Thursday, March 3, 2016

Research from an investigator at Rutgers Cancer Institute of New Jersey and colleagues from the National Cancer Institute (NCI) and other facilities, shows differences in a certain type of small protein vary by race and may contribute differently to the development of lung cancer in African Americans and European Americans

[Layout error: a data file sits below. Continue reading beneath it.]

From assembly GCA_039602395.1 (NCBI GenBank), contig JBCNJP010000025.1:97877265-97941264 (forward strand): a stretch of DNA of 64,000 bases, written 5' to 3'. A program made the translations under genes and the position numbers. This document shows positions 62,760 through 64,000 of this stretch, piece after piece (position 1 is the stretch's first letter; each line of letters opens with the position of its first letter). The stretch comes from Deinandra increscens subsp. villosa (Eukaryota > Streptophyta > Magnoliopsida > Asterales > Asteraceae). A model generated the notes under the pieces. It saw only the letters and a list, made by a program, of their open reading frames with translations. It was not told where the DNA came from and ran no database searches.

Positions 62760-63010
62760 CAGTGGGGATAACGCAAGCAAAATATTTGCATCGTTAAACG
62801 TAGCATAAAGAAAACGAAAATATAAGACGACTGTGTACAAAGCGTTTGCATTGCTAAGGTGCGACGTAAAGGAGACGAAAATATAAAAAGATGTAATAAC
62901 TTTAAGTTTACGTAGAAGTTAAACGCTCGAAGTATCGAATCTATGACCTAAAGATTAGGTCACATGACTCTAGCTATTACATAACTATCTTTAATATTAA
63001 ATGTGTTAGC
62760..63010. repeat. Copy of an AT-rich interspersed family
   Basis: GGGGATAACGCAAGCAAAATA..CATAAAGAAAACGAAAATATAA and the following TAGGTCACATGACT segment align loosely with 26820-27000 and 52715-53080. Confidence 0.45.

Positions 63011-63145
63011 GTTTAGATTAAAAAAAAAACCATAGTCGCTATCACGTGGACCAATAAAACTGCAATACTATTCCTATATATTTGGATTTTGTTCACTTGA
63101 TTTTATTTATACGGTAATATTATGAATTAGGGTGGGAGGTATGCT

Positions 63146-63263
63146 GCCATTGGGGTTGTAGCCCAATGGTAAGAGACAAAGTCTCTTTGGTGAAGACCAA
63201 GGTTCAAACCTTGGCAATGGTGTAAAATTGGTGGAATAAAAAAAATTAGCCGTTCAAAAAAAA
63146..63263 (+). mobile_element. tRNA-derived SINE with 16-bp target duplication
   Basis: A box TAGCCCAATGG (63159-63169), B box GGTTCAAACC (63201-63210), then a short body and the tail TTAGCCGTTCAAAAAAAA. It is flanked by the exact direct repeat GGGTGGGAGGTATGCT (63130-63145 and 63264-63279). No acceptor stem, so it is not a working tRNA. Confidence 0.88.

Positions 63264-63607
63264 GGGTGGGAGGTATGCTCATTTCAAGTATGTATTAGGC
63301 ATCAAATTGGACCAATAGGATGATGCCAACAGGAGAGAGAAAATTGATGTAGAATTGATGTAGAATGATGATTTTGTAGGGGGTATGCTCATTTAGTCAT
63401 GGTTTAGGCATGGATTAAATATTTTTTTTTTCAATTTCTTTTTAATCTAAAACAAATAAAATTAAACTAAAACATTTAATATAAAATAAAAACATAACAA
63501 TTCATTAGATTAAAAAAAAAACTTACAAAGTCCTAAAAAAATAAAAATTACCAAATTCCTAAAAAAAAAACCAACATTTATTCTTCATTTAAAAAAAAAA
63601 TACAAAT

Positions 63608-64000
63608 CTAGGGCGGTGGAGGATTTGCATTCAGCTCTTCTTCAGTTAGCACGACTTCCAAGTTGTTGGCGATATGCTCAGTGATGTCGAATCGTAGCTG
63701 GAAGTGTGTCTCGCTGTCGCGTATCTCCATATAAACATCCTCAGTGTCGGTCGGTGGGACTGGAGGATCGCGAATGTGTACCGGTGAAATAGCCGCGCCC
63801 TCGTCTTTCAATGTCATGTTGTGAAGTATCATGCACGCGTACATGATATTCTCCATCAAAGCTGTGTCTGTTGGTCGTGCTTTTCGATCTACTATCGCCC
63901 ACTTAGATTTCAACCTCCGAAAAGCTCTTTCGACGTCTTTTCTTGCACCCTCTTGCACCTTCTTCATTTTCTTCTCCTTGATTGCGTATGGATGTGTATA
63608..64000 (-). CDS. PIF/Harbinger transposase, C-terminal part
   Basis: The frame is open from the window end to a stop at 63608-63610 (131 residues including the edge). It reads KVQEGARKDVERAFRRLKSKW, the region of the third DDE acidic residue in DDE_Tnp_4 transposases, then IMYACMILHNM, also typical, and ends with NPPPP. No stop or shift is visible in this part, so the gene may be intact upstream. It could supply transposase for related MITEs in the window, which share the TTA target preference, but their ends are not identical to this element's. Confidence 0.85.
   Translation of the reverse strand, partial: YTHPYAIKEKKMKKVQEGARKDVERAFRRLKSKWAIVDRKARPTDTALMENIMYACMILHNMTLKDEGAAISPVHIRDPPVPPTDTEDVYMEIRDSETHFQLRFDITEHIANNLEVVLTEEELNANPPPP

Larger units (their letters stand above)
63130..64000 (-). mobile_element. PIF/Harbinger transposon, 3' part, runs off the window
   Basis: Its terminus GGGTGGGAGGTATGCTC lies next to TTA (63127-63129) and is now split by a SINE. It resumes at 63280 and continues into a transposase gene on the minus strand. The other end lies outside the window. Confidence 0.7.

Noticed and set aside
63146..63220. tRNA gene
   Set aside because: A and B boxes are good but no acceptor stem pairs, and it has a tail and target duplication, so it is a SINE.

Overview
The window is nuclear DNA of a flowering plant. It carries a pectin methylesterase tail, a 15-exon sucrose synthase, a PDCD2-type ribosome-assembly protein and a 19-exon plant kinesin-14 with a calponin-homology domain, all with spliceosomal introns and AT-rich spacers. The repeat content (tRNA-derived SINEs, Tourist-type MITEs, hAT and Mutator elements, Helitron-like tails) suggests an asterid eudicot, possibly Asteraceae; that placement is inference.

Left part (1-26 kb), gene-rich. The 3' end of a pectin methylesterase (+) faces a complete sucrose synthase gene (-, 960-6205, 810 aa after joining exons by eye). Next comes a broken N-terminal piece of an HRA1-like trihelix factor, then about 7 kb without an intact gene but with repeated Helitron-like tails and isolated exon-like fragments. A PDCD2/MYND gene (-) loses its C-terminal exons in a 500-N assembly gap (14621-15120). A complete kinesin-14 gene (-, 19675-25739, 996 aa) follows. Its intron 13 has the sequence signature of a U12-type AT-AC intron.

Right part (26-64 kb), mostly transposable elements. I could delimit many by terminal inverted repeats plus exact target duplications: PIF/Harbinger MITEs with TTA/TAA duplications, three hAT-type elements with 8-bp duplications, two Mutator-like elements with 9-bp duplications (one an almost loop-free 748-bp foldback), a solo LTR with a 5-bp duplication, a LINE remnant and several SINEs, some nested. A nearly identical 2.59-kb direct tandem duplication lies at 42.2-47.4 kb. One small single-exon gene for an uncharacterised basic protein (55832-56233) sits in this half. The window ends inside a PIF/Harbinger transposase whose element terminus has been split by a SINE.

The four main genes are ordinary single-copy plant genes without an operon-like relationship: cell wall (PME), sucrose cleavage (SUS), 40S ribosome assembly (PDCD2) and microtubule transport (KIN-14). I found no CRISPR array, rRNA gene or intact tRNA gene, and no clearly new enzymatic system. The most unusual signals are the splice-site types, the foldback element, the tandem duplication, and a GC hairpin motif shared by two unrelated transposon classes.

African Americans have a higher chance of developing lung cancer and have lower lung cancer survival rates as compared to European Americans, which research shows may be due to differences in genetics as well as other factors. Identification of biomarkers that would uniquely distinguish African Americans at a high risk of lung cancer may help to bridge the gap in lung cancer racial health disparities. The research looked at cytokines, which are small proteins released by cells that affect communication between cells. The research team hypothesized that a difference in serum cytokine levels between the two populations may yield some answers. They analyzed the levels of ten serum cytokines in blood samples from over 450 African-American and European-American lung cancer patients or healthy adults. They found that the levels of six cytokines were significantly higher among European Americans than African Americans. The levels of two cytokines were associated with lung cancer in both races, but other elevated cytokine levels were associated with lung cancer only in African Americans. These findings suggest that cytokine levels in the blood vary by race and may contribute to lung cancer differently between African Americans and European Americans.

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